This glimpse of one of the early scenes in “The White Sister,” Lillian Gish’s first picture for the Inspiration company, holds rare promise of beauty, for it seems to haye caught in its very backgrounds her ephemeral charm.
Ever since the first announcement almost a year ago that Lillian Gish was going to play this widely known heroine of F. Marion Crawford’s there has been keen interest in this production. For such quiet power and spiritual beauty as hers suits the character of the little romantic girl who enters a convent when her sweetheart disappears.
Lillian Gish, away from the guiding hand of Griffith, proves to be as moving as ever. In an emotional race with Vesuvius in eruption she captures all the honors. In her support she has a tragic but uplifting story, real Italian scenery, and a charming new leading man named Ronald Colman.
This is heavy drama, and it lias what you call an unhappy ending, but if you are a showman you can cash in in a big way, clean up some real money, and thoroughly satisfy your cash contributors.
There is a lyric quality to Lillian Gish’s acting in “The White Sister” (Inspiration) which has never been recognized before. In that respect Henry King who directed this tragic story of broken romance has brought forward a talent which Griffith neglected in order to create an emotional outburst, of pent-up floods of passions and fear. As the frail, tender misguided child of fate, Miss Gish makes poignant appeal. It is heart-rending to see this tormented soul taking her separation from her lover with such courage and when learning of his death, turning her back on the world and finding peace and sanctuary in the Church.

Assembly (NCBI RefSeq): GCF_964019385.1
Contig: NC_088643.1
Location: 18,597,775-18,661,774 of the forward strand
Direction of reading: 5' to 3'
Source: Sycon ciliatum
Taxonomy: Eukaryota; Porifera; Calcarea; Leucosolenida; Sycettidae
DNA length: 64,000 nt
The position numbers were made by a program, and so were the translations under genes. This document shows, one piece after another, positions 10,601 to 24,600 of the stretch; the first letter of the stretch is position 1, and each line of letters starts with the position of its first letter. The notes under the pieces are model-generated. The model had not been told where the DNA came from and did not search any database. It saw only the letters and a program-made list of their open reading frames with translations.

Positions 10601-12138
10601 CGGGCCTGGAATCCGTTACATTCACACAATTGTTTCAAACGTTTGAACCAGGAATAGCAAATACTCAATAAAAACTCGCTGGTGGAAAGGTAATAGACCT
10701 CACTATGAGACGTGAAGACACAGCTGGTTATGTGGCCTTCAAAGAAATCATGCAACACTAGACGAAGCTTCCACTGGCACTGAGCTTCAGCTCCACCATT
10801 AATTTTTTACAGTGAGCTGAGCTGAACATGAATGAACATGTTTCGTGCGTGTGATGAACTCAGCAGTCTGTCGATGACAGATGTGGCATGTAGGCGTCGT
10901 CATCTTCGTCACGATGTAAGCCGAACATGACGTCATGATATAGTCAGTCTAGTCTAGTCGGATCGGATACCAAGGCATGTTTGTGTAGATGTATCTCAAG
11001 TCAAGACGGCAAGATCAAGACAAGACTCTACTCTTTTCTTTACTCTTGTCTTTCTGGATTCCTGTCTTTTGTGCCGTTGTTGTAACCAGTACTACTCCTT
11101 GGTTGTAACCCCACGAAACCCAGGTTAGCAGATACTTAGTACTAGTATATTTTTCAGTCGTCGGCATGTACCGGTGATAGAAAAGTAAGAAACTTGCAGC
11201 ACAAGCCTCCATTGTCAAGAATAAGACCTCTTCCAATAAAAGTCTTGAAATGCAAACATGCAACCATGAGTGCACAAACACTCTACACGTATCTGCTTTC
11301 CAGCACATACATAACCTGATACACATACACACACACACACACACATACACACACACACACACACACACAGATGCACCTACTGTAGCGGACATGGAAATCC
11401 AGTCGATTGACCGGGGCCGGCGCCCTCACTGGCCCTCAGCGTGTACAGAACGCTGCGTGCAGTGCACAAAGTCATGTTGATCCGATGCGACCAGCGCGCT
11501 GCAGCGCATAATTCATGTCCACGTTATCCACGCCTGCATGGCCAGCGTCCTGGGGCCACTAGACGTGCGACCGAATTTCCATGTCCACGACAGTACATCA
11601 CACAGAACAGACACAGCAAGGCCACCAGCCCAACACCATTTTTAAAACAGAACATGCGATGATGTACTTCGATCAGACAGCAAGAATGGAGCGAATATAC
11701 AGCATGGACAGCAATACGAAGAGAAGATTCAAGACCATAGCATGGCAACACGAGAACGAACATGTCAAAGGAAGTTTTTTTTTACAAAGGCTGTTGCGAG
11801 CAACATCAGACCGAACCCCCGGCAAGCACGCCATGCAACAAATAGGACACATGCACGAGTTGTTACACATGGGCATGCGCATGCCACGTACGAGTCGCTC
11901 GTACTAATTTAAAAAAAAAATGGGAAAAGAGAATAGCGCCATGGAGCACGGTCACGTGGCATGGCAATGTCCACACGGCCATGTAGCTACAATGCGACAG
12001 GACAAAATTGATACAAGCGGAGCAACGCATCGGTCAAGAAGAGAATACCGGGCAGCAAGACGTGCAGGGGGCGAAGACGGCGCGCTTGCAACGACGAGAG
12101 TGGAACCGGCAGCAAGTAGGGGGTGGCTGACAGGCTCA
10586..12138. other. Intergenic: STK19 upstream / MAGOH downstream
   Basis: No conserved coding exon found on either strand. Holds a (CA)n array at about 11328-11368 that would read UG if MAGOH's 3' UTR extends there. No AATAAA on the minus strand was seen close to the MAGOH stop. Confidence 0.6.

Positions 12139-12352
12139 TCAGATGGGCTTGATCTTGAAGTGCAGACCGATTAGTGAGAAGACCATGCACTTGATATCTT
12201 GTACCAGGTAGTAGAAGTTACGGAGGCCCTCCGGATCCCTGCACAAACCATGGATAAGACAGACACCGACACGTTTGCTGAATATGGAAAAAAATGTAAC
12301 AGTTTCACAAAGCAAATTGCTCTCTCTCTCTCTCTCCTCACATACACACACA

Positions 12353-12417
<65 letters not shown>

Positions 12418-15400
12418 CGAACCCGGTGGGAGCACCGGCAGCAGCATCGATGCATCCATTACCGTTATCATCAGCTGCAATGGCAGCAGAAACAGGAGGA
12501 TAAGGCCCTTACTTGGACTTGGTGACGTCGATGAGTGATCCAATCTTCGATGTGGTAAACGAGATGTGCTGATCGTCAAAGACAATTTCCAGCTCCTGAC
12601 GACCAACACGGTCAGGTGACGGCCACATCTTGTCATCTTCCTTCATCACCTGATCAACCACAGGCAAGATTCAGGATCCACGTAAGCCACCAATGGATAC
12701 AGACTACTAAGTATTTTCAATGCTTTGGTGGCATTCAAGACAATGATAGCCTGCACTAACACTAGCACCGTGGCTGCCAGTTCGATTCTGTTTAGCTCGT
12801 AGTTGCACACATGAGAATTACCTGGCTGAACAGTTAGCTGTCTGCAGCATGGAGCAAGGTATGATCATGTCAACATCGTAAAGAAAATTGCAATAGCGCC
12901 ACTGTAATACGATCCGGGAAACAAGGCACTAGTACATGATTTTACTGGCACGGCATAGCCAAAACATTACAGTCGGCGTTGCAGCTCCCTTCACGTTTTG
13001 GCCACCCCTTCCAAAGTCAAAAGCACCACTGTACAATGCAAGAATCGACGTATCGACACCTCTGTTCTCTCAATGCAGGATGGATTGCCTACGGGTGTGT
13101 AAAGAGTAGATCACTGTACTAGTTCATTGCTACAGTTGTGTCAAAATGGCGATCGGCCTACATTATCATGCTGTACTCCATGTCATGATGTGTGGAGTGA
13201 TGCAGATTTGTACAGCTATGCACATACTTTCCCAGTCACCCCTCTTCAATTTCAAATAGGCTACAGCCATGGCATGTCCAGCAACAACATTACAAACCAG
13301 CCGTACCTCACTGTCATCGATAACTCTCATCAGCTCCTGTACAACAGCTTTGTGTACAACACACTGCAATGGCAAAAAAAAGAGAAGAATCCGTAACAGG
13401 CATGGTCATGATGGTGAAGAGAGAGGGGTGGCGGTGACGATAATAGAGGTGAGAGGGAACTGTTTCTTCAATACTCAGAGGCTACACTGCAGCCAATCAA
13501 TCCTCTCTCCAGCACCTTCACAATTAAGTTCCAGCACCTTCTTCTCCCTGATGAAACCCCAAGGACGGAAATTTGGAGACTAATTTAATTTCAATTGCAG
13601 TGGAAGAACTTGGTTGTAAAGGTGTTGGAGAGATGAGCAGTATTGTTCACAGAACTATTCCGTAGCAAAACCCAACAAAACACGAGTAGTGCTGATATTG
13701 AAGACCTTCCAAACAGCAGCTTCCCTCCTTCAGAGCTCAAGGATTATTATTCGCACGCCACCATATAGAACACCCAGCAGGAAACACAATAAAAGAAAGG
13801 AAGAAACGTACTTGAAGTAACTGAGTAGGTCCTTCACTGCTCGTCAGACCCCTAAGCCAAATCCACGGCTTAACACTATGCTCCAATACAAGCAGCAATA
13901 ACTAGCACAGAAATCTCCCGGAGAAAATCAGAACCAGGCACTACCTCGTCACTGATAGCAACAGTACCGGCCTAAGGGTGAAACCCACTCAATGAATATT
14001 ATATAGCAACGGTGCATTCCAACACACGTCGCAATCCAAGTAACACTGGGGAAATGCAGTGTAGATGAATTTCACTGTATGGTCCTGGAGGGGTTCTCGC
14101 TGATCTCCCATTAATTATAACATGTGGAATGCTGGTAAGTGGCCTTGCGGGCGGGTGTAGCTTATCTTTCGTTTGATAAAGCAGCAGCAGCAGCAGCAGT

Miss Gish gives a truly great performance, and Ronald Colman does a bit of work that will make producers check up on him. Gail Kane is a splendid menace, and the remainder of the cast is more than satisfactory because the Italian players were not permitted to overact.
“The sincerity of Miss Gish’s acting is the greatest tribute to her genius. The balance of the cast have been expertly chosen,” is the opinion of the San Francisco Examiner critic.
“Beauty, reverence, the swirl of wild passion, the power of purity, a man’s sacrifice for his fellows — these are some of the impressions brought away from looking at The White Sister,” stated the San Francisco Chronicle.
“There are two outstanding features of The White Sister. One, and that which is called first to the attention of the viewer, is the beauty of the production. The second is the acting of Lillian Gish in the title role,” said the San Francisco Call and Post.